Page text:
Ch. XI Americans and Kwakiutls 225
Ch. XII Adjustment or Autonomy? 239
I The Adjusted, the Anomic, the Autonomous 240
II The Autonomous Among the Inner-directed 249
III The Autonomous Among the Other-directed 255
Ch. XIII False Personalization: Obstacles to Autonomy in Work 261
I Cultural Definitions of Work 261
II Glamorizers, Featherbedders, Indispensables 264
III The Overpersonalized Society 269
Ch. XIV Enforced Privatization: Obstacles to Autonomy in Play 276
I The Denial of Sociability 277
II Sociability and the Privatization of Women 280
III Packaged Sociabilities 283
Ch. XV The Problem of Competence: Obstacles to Autonomy in Play (Continued) 286
I The Play's the Thing 286
II The Forms of Competence 290
III The Avocational Counselors 299
IV Freeing the Child Market 301
Ch. XVI Autonomy and Utopia 304
Index 309
Read More Show Less

Customer Reviews

Be the first to write a review
( 0 )
Rating Distribution

5 Star


4 Star


3 Star


2 Star


1 Star


Your Rating:

Your Name: Create a Pen Name or

Barnes & Review Rules

Our reader reviews allow you to share your comments on titles you liked, or didn't, with others. By submitting an online review, you are representing to Barnes & that all information contained in your review is original and accurate in all respects, and that the submission of such content by you and the posting of such content by Barnes & does not and will not violate the rights of any third party. Please follow the rules below to help ensure that your review can be posted.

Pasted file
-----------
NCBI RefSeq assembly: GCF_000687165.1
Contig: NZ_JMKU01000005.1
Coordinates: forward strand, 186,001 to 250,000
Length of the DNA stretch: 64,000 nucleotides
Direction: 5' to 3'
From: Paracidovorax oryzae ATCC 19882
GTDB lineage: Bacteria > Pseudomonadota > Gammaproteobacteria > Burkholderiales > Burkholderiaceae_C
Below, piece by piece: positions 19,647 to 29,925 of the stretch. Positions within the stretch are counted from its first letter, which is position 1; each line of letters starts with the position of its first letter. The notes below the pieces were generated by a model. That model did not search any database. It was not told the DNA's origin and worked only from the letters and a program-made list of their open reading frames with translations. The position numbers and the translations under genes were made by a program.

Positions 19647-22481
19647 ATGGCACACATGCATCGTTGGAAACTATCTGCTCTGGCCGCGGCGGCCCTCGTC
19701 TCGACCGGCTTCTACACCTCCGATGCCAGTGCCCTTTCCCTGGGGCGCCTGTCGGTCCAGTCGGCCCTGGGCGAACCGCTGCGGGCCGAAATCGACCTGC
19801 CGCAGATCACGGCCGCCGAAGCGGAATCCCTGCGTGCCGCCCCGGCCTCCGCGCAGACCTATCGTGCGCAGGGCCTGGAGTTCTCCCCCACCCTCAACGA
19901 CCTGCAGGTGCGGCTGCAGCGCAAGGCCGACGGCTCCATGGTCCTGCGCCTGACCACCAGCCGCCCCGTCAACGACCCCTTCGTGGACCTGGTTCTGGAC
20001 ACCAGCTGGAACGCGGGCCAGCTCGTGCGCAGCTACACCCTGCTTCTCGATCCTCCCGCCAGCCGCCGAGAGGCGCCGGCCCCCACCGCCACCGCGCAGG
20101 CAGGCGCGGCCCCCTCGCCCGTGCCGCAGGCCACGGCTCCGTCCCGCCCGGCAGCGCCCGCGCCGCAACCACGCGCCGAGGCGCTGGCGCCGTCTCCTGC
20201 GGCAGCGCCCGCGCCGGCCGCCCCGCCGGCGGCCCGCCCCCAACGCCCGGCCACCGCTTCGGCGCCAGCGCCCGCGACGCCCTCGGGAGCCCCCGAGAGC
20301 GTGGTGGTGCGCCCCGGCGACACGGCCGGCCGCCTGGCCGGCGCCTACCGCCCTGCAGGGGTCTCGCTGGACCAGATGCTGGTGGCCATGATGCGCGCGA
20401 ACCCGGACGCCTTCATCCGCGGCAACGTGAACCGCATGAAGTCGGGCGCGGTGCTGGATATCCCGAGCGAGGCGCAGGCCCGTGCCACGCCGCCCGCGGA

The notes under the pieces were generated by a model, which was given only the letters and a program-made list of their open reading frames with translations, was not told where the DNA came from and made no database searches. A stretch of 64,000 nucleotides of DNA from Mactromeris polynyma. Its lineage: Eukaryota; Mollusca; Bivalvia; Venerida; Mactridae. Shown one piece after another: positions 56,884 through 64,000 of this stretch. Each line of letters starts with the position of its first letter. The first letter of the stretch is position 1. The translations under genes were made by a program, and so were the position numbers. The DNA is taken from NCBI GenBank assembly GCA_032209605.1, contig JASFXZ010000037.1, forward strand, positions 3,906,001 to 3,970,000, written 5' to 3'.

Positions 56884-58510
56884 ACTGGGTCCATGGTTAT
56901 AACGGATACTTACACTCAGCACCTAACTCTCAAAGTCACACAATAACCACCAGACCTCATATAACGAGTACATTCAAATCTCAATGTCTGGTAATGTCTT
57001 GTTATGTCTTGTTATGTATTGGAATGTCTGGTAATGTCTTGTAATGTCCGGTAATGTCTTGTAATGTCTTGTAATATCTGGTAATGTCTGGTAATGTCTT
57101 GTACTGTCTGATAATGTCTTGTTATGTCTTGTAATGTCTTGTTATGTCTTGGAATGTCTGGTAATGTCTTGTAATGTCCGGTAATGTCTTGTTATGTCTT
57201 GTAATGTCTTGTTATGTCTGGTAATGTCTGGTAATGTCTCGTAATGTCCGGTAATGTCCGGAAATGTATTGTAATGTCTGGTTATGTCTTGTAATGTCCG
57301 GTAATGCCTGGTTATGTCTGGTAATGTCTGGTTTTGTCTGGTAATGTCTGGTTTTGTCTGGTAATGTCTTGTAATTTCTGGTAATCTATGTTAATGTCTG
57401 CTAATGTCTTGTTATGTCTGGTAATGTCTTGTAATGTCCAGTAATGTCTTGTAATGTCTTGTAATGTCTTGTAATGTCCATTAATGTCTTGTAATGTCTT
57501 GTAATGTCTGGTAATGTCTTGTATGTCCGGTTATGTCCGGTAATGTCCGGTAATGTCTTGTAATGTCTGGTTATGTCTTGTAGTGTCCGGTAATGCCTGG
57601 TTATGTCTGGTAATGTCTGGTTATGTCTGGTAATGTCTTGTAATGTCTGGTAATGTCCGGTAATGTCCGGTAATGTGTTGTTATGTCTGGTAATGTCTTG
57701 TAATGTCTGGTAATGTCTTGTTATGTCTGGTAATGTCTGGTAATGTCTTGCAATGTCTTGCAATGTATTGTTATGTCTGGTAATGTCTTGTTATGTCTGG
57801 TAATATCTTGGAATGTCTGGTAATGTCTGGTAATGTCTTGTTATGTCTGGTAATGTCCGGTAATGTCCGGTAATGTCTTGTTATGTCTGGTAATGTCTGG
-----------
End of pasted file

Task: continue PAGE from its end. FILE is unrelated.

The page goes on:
Reviews by Our Customers Under the Age of 13

We highly value and respect everyone's opinion concerning the titles we offer. However, we cannot allow persons under the age of 13 to have accounts at or to post customer reviews. Please see our Terms of Use for more details.

What to exclude from your review:

Please do not write about reviews, commentary, or information posted on the product page. If you see any errors in the information on the product page, please send us an email.

Reviews should not contain any of the following:

  • - HTML tags, profanity, obscenities, vulgarities, or comments that defame anyone
  • - Time-sensitive information such as tour dates, signings, lectures, etc.
  • - Single-word reviews. Other people will read your review to discover why you liked or didn't like the title. Be descriptive.
  • - Comments focusing on the author or that may ruin the ending for others
  • - Phone numbers, addresses, URLs
  • - Pricing and availability information or alternative ordering information
  • - Advertisements or commercial solicitation


  • - By submitting a review, you grant to Barnes & and its sublicensees the royalty-free, perpetual, irrevocable right and license to use the review in accordance with the Barnes & Terms of Use.
  • - Barnes & reserves the right not to post any review -- particularly those that do not follow the terms and conditions of these Rules. Barnes & also reserves the right to remove any review at any time without notice.
  • - See Terms of Use for other conditions and disclaimers.
Search for Products You'd Like to Recommend

Recommend other products that relate to your review. Just search for them below and share!

Create a Pen Name

Your Pen Name is your unique identity on It will appear on the reviews you write and other website activities. Your Pen Name cannot be edited, changed or deleted once submitted.

Your Pen Name can be any combination of alphanumeric characters (plus - and _), and must be at least two characters long.

Continue Anonymously

    If you find inappropriate content, please report it to Barnes & Noble
    Why is this product inappropriate?
    Comments (optional)